Asymmetrical bilingualism

This is the story of Ms. Tremblay. She's wealthy and likes the good things in life. Ms. Tremblay is fond of Champagne Lacroix, an independent French producer who sells locally almost exclusively, and wants to import some of this fine champagne for a private reception.

Anyone can do this, provided he, or she, goes through the proper governmental agency and is willing to pay the pertaining fees. Ms. Tremblay thus goes to the SAQ to make appropriate arrangements and orders a few cases of the renown bubbly. There's plenty of time for the shipment to arrive and be processed for the reception. All is fine... so she thinks...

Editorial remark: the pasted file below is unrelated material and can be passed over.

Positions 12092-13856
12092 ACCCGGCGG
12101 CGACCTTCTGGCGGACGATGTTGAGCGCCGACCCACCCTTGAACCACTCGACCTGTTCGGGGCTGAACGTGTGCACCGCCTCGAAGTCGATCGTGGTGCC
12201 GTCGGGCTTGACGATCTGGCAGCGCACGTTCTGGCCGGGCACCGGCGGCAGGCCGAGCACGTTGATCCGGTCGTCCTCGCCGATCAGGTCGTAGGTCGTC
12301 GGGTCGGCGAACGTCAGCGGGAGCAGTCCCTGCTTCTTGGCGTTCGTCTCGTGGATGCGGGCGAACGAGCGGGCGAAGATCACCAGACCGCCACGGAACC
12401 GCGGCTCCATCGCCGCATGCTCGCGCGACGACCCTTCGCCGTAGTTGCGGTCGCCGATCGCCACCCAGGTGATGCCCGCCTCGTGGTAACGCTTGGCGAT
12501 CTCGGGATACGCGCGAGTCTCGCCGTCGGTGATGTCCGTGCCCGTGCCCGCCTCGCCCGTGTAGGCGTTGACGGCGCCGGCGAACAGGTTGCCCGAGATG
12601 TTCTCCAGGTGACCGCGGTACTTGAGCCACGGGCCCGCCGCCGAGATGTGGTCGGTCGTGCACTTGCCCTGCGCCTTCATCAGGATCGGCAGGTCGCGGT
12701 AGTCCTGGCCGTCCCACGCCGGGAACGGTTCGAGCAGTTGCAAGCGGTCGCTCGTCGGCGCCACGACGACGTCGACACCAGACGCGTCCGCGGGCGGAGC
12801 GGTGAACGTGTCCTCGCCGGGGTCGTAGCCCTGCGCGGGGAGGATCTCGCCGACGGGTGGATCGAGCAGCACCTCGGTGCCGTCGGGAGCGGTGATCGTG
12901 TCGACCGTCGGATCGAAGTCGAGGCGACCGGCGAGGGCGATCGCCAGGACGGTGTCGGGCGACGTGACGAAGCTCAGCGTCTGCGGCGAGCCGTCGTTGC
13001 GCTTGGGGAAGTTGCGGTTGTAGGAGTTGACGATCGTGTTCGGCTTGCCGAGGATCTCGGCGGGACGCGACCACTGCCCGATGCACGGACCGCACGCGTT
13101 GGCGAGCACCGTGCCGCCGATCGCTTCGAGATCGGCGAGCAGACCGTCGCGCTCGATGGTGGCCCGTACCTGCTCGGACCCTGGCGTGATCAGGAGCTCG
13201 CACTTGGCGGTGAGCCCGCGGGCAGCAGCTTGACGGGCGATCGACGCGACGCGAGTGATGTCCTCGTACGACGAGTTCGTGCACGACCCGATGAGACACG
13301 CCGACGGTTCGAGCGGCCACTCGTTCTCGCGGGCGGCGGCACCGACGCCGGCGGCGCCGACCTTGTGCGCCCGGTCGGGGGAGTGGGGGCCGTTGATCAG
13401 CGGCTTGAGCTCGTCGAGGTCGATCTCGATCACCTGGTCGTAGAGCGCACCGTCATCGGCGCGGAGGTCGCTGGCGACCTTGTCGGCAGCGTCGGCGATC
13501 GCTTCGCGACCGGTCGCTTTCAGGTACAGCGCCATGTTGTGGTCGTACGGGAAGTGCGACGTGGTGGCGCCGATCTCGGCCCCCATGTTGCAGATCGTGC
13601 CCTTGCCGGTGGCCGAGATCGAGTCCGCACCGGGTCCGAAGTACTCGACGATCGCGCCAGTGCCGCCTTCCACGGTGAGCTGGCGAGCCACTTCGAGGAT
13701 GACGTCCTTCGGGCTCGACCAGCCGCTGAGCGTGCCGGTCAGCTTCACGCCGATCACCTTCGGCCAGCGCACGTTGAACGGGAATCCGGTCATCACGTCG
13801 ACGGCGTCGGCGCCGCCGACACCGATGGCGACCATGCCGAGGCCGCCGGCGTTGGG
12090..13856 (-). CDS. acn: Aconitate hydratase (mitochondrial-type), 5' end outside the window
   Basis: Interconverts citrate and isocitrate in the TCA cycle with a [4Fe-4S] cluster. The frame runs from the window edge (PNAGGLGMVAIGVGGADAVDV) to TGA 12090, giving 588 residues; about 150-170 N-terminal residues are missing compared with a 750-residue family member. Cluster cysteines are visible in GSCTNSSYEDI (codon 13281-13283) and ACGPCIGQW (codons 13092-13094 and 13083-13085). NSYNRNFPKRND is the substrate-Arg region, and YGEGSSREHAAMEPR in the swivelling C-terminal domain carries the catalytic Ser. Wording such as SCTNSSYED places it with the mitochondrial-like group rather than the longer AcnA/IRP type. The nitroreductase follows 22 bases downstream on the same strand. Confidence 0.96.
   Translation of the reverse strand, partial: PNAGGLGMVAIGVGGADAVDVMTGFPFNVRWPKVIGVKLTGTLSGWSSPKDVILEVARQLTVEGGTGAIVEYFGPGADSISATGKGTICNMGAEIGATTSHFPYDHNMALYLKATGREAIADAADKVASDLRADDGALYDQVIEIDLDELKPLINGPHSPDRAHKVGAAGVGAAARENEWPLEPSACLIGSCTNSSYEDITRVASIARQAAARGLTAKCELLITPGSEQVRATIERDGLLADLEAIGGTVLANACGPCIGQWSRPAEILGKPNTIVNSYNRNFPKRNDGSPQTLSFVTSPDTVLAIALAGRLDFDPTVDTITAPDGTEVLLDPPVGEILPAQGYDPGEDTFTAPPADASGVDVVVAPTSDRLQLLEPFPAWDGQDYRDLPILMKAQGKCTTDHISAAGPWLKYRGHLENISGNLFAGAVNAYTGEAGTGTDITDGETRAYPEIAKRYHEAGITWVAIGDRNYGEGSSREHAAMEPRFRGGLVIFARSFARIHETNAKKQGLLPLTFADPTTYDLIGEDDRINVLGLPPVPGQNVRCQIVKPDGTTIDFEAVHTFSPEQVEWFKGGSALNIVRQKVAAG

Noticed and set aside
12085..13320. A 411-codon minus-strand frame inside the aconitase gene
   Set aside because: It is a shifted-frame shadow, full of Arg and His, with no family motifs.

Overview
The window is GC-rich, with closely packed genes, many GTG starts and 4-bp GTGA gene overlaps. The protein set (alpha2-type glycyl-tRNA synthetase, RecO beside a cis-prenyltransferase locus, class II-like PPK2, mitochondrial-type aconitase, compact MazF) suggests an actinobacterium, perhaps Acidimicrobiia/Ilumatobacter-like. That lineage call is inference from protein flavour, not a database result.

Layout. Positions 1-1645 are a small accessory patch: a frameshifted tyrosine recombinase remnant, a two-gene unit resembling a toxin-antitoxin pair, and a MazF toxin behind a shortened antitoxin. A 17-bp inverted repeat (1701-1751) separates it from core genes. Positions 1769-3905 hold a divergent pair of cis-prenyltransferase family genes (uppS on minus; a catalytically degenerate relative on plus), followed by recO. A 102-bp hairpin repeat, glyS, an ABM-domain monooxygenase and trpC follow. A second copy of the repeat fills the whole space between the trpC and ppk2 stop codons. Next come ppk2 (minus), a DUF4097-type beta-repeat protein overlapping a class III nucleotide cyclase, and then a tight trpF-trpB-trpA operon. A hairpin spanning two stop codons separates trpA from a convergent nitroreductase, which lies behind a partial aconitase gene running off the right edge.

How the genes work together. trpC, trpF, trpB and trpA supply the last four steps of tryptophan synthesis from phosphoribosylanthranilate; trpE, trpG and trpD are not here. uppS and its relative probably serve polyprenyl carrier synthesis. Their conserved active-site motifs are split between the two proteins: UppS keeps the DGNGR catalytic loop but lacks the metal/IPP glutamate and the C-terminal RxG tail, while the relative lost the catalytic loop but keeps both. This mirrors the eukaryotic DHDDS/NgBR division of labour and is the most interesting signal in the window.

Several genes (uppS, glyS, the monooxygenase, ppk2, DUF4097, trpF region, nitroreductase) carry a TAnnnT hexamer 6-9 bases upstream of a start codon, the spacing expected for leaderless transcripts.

Once at the SAQ's processing facilities, there's a legal imbroglio; the labels are in French only and federal laws require them to be bilingual. The independent French producer doesn't have the volume that would justify translating the labels. The only solution is for the SAQ to add another label, with yet additional fees. Ms. Tremblay insists that the bottles are for private consumption, not for resale. Still... the law is clear. Sounds fair?...

A quick look at Ottawa's largest LCBO store shows that the federal law isn't applied equally in Ontario. Wines with an English only label can easily be found on the shelves, including Canadian wines.

Click here [Google translation] to read the whole story.

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James said...
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